I'm sitting there, in the library; I want to carry on studying, but each time I try, my attention wanders. I yawn. It's 3pm, I've been here for little more than 4 hours, and already I'm too exhausted to carry on. Life didn't used to be like this, and I hate it.
People think depression means feeling sad, but it's much more than that. Tiredness and lack of concentration are big symptoms of depression. Studying when life is like that is incredibly hard. Difficulties remembering things are a symptom as well... not exactly useful either.
One of the things I've learned from studying my first module is how to deal with these challenges. Lots of tea breaks; studying in the mornings, and at the start of the week, when I'm least tired, have been important. But there is another problem I wasn't expecting: interactive content.
I know that, for lots of people, video, audio, graphics, and activities are great ways to learn. But, for me, they're useless. Watching video clips, or listening to audio, I just don't take in the information. Interactive activities are just as bad, because I find them confusing – it's hard to make sense of something if you can't see it all at the same time and can't remember the bit at the top when you scroll down.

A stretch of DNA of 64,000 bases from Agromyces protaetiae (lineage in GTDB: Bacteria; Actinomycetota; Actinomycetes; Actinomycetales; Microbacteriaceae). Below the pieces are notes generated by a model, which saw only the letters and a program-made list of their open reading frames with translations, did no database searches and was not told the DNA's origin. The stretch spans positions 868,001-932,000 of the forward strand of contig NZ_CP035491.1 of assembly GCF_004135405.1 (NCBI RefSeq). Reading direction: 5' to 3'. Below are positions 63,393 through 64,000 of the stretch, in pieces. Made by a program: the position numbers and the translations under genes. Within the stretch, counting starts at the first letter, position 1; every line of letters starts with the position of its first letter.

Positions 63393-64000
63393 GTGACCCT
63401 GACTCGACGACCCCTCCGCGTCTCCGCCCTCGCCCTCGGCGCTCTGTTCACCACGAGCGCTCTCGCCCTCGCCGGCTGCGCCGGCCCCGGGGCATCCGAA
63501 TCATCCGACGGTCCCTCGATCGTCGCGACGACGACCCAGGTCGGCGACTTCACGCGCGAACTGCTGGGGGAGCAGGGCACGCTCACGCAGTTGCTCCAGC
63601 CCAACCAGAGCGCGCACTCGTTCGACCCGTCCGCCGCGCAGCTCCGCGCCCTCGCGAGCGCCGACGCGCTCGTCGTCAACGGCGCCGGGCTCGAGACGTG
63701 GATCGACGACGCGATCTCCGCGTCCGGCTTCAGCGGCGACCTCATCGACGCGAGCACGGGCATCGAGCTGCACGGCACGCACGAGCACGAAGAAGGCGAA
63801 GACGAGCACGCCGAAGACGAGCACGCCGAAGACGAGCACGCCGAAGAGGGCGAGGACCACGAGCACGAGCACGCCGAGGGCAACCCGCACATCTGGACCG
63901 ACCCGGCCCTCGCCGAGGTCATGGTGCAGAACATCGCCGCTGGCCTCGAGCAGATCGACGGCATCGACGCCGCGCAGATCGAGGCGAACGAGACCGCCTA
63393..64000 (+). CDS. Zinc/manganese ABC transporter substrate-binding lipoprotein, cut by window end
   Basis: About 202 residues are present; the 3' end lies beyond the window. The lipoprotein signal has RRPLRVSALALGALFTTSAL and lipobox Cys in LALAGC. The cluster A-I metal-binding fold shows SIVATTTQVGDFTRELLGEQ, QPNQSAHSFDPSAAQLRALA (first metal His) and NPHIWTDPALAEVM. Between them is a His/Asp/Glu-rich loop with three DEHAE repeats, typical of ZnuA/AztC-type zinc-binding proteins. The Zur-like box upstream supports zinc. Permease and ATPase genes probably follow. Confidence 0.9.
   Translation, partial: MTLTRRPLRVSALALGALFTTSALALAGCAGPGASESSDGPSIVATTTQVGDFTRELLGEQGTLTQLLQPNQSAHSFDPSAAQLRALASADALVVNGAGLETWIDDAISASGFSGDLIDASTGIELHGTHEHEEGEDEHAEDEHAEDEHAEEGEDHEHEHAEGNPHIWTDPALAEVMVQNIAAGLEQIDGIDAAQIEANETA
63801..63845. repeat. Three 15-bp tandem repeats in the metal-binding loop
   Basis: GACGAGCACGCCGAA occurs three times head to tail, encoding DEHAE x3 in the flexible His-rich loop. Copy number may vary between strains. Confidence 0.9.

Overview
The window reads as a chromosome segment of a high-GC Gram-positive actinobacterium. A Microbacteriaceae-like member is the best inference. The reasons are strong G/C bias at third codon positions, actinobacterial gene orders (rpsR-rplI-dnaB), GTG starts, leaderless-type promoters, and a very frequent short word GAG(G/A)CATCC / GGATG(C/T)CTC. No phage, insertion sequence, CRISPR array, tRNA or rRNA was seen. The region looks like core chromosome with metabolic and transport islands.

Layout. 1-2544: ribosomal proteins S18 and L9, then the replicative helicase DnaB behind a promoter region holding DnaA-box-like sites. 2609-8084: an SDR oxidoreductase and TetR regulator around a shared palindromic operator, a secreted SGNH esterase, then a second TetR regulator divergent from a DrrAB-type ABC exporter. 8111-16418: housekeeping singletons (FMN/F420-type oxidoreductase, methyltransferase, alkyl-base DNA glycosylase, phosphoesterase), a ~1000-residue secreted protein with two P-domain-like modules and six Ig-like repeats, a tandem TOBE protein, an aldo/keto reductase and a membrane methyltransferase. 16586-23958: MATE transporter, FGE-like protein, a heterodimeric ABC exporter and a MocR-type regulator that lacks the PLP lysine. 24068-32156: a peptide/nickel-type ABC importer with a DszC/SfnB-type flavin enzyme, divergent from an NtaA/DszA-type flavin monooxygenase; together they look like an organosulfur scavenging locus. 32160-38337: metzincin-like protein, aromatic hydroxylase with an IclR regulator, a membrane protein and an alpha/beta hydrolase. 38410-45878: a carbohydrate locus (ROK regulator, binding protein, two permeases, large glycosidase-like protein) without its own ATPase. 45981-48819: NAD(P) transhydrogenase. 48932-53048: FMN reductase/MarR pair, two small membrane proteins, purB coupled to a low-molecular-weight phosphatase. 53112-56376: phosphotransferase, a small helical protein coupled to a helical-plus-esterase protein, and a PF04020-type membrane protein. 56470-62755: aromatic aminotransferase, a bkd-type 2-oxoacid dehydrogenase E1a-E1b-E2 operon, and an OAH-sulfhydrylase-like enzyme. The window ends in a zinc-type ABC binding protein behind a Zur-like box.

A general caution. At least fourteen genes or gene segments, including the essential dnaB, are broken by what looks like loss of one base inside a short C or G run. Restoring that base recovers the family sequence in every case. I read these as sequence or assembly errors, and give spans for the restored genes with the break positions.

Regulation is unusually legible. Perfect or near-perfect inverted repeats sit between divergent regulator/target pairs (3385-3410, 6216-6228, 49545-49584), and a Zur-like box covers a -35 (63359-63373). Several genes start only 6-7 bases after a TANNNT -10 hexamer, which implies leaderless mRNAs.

Like I said, this isn't a challenge I expected, but it has taught me one thing: transcripts are needed. Like, I assume, most people, I'd always assumed that transcripts were there to help screen reader users – often visually impaired people who struggle to access visual content. But it turns out, they're just what I needed to.
By using written alternatives to visual material, I can take my time reading through the information. I can use highlighters and page markers to track where I'm up to, and I can make notes and annotations to help me learn. None of that is possible with multimedia or digital content, and it makes my life so much harder.
What's the point of this? I don't know really. I'm pleased that I've learned – and am still learning – ways to learn that work best for me. That said, I'm also concerned. I'm a self-confessed tech geek, but I think it's important that, in a push towards ever more interactive learning, we don't lose sight of the fact that we all learn in different ways. Sometimes, the old-fashioned written word is still best.
Photo by Nathan Dumlao on Unsplash